Melt; what happens if you organise a festival in an open-air museum for large industrial machines?
Since its first edition in 1997, Melt Festival has become one of the biggest electronic music festivals in Germany. Melt takes places in an open-air museum for large industrial machines about 140 km South-West of Berlin. Our photographer Jennifer Kesteleyn was invited by Festival.Travel to do what she does best: taking pics of the party and its party people.
Text by Melissa Awouters, pics by @jenn.tonic
'Take me back! Does that tell enough?' Jennifer is obviously impressed by the German way of partying. She has already been to a significant amount of festivals, home and abroad. 'But Melt is by far the most impressive that I've ever seen,' Jennifer tells us.
Melt takes places in the so-called 'city of Iron' Ferropolis. The open-air museum contains machines from the mid-twentieth century, which can measure up to 30 meters high and 120 meters long. 'Calling the machines pretty big would be an understatement. It looks like aliens have landed on our planet.' Jennifer finds the festival site quite the experience, but that's not all. 'Add to this the Berlin progressivity, plus a diverse line-up, and you have the right ingredients for a very cool party.'
A very cool party which literally lasts for three days. 'If you want to, you can keep partying non-stop. There is always some DJ giving the best of himself at the Sleepless Floor. Sleep is for the weak, really applies to Melt!' The Sleepless Floor kept going for 90 hours straight. 'I want to come across this at a Belgian festival for once!'
'My personal highlights are the performances of Fever Ray, The xx, Little Dragon, WhoMadeWho, Apparat, Jon Hopkins, Mura Masa, Coely and Princess Nokia. I really respect the latter, and I've rarely seen the audience going so crazy as during her show. Coely also deserves a shout-out, because even under a blazing sun she knew how to get the people to dance. She knew to attract many more people to her stage than what initially stood there.'
'There was this moment just before Fever Ray's show when a bunch of trannies and other people dressed as Vayyay's ran on stage and performed a weird-ass dance show. Well, there was some explanation for this happening, but it was unfortunately in German.' Jennifer didn't quite catch the story, but Melt festival is known for being a big supporter of the LGBTQ+ community. Each year the festival invites DJ's and artists from the queer scene, including artists from Berlin's most legendary gay clubs and parties.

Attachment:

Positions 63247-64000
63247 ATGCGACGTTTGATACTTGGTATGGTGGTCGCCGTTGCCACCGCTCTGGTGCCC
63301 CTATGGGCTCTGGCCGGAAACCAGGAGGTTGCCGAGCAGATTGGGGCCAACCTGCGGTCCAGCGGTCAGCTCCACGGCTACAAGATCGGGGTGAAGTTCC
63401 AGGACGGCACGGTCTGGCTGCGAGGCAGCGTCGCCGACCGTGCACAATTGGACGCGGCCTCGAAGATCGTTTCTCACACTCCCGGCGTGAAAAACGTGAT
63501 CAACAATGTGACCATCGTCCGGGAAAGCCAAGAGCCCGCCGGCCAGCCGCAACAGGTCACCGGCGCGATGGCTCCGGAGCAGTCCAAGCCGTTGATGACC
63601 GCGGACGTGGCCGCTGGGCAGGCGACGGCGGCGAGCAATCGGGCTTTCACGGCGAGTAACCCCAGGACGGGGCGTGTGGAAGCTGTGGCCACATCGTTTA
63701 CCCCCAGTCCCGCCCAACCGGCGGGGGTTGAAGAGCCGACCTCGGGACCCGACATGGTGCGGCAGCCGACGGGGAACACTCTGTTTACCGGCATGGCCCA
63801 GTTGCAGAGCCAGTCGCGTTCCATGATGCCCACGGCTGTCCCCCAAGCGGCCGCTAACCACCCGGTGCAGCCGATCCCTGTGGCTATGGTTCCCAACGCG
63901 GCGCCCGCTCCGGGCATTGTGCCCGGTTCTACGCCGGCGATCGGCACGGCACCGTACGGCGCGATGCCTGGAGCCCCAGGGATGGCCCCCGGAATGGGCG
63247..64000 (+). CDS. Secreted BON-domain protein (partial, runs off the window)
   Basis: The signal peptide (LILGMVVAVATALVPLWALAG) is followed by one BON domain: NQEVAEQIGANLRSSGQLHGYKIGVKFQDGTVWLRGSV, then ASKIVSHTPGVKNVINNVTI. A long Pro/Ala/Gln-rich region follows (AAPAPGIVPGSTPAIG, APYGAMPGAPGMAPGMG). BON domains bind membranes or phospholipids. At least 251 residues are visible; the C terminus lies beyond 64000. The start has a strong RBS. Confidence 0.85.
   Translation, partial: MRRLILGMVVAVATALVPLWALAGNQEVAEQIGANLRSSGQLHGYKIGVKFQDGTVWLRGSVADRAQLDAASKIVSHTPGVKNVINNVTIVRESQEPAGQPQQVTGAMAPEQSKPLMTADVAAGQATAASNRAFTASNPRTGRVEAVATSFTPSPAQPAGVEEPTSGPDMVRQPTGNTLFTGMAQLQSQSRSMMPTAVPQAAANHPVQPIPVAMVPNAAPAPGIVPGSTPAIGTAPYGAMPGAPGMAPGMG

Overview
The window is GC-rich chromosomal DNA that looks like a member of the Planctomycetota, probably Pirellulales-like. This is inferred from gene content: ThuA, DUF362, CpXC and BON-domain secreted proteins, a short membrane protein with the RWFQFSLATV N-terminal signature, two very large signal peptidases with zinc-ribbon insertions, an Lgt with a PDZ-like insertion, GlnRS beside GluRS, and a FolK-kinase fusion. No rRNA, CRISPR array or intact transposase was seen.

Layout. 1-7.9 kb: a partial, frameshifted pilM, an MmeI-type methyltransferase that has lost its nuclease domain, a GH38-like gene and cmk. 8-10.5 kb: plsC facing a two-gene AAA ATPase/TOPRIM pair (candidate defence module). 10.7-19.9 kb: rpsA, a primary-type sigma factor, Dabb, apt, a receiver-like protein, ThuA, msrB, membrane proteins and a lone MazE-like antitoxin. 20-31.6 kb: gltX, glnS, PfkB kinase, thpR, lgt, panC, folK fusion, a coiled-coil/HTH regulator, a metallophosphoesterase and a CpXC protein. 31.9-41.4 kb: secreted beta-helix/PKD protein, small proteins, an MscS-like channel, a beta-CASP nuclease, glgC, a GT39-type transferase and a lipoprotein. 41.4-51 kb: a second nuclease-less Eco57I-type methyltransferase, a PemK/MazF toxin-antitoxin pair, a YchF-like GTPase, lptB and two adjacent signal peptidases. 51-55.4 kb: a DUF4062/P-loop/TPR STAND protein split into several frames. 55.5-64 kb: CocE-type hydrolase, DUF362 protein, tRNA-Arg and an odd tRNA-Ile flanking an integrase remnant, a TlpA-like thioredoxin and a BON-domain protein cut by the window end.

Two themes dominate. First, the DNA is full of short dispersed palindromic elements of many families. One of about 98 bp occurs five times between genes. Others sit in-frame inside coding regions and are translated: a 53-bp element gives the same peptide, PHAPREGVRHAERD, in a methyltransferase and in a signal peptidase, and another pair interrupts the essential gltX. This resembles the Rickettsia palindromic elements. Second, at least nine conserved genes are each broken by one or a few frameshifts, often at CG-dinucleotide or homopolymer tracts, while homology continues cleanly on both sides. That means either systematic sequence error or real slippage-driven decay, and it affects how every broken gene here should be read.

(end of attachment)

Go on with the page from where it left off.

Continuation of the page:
'The people at Melt are more distinct than the people we see at our mainstream Belgian festivals. Berlin and its associated party scene are much more avant-garde than our Belgian scene. While the fashion trend of wearing Buffalo's is still on the rise in Belgium, it has already reached its peak in Berlin.'
'The policy in relation to clothing that's a little less concealing is more liberal. I've seen multiple women dancing topless, but no one got bothered. Try this at a Belgian festival...'
'Another advantage is that foreign festivals are usually cheaper. Hello, gin tonic for €6,5! I also noticed they are much more generous with the amount of alcohol in the drinks. In addition to that, there were water taps everywhere to refresh yourself. That's very useful in temperatures of +30 degrees.' Besides the drinks, Jennifer is also very happy about the food. 'The range of veggie and vegan options is also more extensive in Germany. Almost every food stall has a veggie or vegan choice. "Dear Chokri Mahassine, go on a working visit to Melt," I would say.'
'Melt is also more of a 'night festival'. Our Belgian festivals usually start at 12u00 and decently end at 00u00. Melt goes on much longer. In my opinion, partying during the day can't live up to partying at night. It is so much nicer to suffer from a hangover next to a beautiful lake in which you can swim than on the busy festival site.' Well, we can't argue with that.
'You can't compare the German party people to our Belgian audience. Germans are much more on the loose, but yet not irritating. I've seen several people taking empty bottles and clandestinely filling with alcohol before entering the festival site. People made improvisational handles with duct tape so that they can carry the bottles over the shoulder like a handbag. You would expect everyone to get overly drunk of that, but that is not the case. Deutsche grundlichkeit expresses itself in a perfect balance between partying and not ending up totally k.o.'
Sounds like Melt Festival is definitely worth the travel. 'I've met people from China, Canada, Australia...' Jennifer tells. So next year you can't really use the distance as an excuse!